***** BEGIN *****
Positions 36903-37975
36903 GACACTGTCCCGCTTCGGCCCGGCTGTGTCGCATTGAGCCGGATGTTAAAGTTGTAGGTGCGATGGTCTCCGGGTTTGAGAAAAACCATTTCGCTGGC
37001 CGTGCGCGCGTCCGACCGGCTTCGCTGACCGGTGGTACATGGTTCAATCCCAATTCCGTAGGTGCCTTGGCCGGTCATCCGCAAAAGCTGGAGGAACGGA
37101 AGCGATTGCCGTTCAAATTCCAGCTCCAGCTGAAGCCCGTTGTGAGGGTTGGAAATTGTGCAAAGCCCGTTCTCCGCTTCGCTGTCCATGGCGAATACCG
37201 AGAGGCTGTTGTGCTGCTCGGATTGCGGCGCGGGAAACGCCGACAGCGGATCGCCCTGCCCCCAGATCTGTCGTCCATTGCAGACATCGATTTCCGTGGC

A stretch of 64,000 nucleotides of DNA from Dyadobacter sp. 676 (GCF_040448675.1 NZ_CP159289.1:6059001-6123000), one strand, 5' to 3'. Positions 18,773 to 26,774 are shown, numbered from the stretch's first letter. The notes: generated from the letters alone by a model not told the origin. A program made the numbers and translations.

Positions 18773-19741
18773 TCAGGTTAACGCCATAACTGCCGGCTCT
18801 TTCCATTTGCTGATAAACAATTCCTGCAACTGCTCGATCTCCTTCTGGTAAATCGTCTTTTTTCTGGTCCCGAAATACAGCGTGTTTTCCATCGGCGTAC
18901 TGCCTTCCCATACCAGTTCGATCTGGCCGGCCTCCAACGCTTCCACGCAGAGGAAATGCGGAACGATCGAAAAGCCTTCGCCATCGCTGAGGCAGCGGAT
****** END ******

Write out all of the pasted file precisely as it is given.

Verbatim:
Positions 36903-37975
36903 GACACTGTCCCGCTTCGGCCCGGCTGTGTCGCATTGAGCCGGATGTTAAAGTTGTAGGTGCGATGGTCTCCGGGTTTGAGAAAAACCATTTCGCTGGC
37001 CGTGCGCGCGTCCGACCGGCTTCGCTGACCGGTGGTACATGGTTCAATCCCAATTCCGTAGGTGCCTTGGCCGGTCATCCGCAAAAGCTGGAGGAACGGA
37101 AGCGATTGCCGTTCAAATTCCAGCTCCAGCTGAAGCCCGTTGTGAGGGTTGGAAATTGTGCAAAGCCCGTTCTCCGCTTCGCTGTCCATGGCGAATACCG
37201 AGAGGCTGTTGTGCTGCTCGGATTGCGGCGCGGGAAACGCCGACAGCGGATCGCCCTGCCCCCAGATCTGTCGTCCATTGCAGACATCGATTTCCGTGGC

A stretch of 64,000 nucleotides of DNA from Dyadobacter sp. 676 (GCF_040448675.1 NZ_CP159289.1:6059001-6123000), one strand, 5' to 3'. Positions 18,773 to 26,774 are shown, numbered from the stretch's first letter. The notes: generated from the letters alone by a model not told the origin. A program made the numbers and translations.

Positions 18773-19741
18773 TCAGGTTAACGCCATAACTGCCGGCTCT
18801 TTCCATTTGCTGATAAACAATTCCTGCAACTGCTCGATCTCCTTCTGGTAAATCGTCTTTTTTCTGGTCCCGAAATACAGCGTGTTTTCCATCGGCGTAC
18901 TGCCTTCCCATACCAGTTCGATCTGGCCGGCCTCCAACGCTTCCACGCAGAGGAAATGCGGAACGATCGAAAAGCCTTCGCCATCGCTGAGGCAGCGGAT